TORONTO — Doug Ford vowed Thursday to keep seeking so-called efficiencies to balance the budget after the province's financial watchdog said Ontario had limited opportunities to cut already low government spending.
The Progressive Conservatives have said the deficit for 2018-19 is projected to be $13.5 billion, although opposition politicians have accused the government of inflating the figure to justify cuts to programs and services.
A report from the Financial Accountability Officer released Thursday said the Tories would be limited in how much government spending they would be able to cut, noting that in 2017 the province's per capita spending on programs was already the lowest amongst all the provinces.
No one will ever convince Doug Ford ... that there isn't waste in government.Premier Doug Ford
Ford said, however, that he believes his government can achieve its plan.
"No one will ever convince Doug Ford ... that there isn't waste in government," the premier said. "No matter if it's municipal government, federal or provincial, we're going line-by-line to find the efficiencies."
The FAO said the province takes in the lowest revenue per person in Canada and also receives the second lowest level of federal transfer payments. That, combined with comparatively low levels of government spending and the Tories' approach to balancing the budget will make eliminating the deficit a challenge, it said.
"The burden of eliminating the deficit falls mainly on reducing program spending," the report says. "However, since Ontario's program spending is already the lowest in Canada, opportunities for achieving additional spending restraint or reductions may be limited."
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Ford said his government would balance the budget in a responsible way.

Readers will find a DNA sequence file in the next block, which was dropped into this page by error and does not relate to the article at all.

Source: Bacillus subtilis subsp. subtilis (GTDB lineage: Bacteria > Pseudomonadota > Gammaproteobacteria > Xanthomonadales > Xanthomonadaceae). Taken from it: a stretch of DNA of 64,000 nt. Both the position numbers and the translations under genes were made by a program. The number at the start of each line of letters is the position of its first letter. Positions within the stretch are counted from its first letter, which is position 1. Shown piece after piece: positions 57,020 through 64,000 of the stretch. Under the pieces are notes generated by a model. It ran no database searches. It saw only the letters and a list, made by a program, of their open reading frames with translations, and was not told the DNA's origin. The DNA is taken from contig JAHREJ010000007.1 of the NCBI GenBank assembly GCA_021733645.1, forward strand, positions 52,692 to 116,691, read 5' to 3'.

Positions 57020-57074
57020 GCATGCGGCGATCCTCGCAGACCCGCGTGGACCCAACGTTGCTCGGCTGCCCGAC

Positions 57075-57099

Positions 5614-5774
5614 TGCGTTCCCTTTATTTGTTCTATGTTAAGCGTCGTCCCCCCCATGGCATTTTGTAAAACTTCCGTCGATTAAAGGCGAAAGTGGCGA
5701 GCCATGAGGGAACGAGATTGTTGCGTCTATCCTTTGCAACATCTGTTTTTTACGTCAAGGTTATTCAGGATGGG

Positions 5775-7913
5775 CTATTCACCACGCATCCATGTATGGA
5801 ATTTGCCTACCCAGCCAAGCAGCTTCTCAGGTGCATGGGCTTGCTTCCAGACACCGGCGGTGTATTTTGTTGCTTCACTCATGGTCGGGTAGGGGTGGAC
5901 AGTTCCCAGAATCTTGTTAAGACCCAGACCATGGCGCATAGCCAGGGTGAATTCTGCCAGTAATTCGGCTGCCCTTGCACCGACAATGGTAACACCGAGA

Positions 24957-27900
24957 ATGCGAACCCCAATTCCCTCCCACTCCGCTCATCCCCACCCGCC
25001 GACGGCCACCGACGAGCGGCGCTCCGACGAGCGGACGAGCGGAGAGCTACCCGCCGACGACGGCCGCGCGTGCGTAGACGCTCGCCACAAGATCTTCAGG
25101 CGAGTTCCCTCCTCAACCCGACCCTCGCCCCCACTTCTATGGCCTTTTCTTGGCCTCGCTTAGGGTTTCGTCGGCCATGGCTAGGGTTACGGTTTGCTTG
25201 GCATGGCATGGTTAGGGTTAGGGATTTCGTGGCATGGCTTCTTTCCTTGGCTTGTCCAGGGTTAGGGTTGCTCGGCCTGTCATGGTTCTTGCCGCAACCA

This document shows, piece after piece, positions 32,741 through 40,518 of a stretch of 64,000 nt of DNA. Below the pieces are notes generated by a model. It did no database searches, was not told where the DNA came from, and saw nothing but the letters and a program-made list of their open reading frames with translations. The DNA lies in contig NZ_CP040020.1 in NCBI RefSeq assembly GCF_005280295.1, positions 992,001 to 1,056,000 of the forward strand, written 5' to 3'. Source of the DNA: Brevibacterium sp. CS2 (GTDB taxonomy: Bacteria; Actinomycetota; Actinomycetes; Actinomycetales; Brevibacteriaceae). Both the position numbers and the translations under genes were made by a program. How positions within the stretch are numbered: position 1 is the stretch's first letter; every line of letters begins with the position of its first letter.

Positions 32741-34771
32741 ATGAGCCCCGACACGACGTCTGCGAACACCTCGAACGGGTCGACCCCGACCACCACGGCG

"I've said over and over again, I'm not going in there hacking and slashing and with a chain saw cutting it up," he said. "It's not going to happen under our administration."
Ford also ruled out raising taxes to bolster government program spending or to help eliminate the deficit. The Tories have not said when they will balance the budget.
The FAO noted that in 2017, Ontario spent the lowest amount per person on health care.
Opposition calls for more revenue and spending
NDP finance critic Sandy Shaw said in a statement that the FAO report shows more must be invested in health care.
"Doug Ford continues to demand that people in this province make sacrifices, and accept deep cuts from their government," she said. "What this FAO report proves is that the people of Ontario deserve to get more from their government, not less."
Green party Leader Mike Schreiner said the report highlights the need to find additional revenue sources to balance the budget.
"The premier continues to think that we can cut our way to prosperity," he said in a statement. "What we need is an honest conversation about long-term sustainable solutions."
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